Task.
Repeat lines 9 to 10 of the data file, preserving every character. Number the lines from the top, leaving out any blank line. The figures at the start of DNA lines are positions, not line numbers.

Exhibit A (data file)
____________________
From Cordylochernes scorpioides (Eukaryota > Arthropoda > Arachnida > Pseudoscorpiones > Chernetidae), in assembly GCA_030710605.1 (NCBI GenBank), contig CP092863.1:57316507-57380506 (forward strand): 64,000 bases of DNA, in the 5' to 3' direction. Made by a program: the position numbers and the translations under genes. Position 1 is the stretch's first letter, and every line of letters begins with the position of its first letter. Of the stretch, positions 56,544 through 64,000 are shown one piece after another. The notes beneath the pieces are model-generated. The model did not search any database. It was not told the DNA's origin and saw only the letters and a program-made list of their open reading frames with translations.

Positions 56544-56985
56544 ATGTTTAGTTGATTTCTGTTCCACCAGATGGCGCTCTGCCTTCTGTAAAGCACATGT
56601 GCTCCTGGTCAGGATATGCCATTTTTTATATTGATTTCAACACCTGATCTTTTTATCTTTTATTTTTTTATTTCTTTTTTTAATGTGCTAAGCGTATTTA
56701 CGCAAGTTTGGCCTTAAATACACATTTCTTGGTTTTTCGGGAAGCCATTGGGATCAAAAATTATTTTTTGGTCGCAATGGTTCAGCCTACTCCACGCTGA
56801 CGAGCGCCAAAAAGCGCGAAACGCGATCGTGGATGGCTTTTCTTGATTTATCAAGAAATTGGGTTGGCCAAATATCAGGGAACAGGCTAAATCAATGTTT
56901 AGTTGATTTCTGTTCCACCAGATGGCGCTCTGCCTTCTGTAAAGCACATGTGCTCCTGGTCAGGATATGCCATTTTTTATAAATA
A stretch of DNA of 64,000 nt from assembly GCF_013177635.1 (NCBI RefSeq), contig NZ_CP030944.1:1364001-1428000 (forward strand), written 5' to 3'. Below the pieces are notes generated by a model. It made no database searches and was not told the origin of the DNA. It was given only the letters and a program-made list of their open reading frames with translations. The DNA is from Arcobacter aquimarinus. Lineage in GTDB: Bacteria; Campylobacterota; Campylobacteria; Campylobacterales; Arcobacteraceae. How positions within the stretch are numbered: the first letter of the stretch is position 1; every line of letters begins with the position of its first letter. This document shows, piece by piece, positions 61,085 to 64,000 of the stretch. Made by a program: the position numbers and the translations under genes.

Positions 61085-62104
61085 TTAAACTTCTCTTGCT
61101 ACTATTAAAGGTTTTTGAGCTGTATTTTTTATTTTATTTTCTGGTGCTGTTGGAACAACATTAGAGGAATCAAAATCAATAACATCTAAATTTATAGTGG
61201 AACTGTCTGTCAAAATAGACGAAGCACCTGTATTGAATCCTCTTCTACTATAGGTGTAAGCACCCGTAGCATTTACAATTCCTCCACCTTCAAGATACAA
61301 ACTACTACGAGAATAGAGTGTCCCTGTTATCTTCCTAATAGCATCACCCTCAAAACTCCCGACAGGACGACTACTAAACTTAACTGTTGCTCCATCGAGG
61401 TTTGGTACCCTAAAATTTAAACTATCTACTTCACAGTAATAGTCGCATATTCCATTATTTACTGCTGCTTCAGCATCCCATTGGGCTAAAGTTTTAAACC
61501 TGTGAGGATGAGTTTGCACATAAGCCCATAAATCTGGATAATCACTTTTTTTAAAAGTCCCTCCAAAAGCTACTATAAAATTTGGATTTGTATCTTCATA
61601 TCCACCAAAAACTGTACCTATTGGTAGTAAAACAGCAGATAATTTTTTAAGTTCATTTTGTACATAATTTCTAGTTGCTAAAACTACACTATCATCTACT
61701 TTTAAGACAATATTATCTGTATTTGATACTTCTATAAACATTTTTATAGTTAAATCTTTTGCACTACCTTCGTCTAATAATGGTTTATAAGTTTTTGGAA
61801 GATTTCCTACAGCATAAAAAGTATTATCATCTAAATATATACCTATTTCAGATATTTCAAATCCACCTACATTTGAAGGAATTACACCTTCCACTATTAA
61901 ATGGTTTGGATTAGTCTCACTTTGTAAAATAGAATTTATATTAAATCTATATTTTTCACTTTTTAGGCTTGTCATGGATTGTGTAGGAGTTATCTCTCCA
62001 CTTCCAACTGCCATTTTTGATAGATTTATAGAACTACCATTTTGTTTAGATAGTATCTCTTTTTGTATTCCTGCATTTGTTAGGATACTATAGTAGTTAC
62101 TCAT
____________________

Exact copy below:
Positions 61085-62104
61085 TTAAACTTCTCTTGCT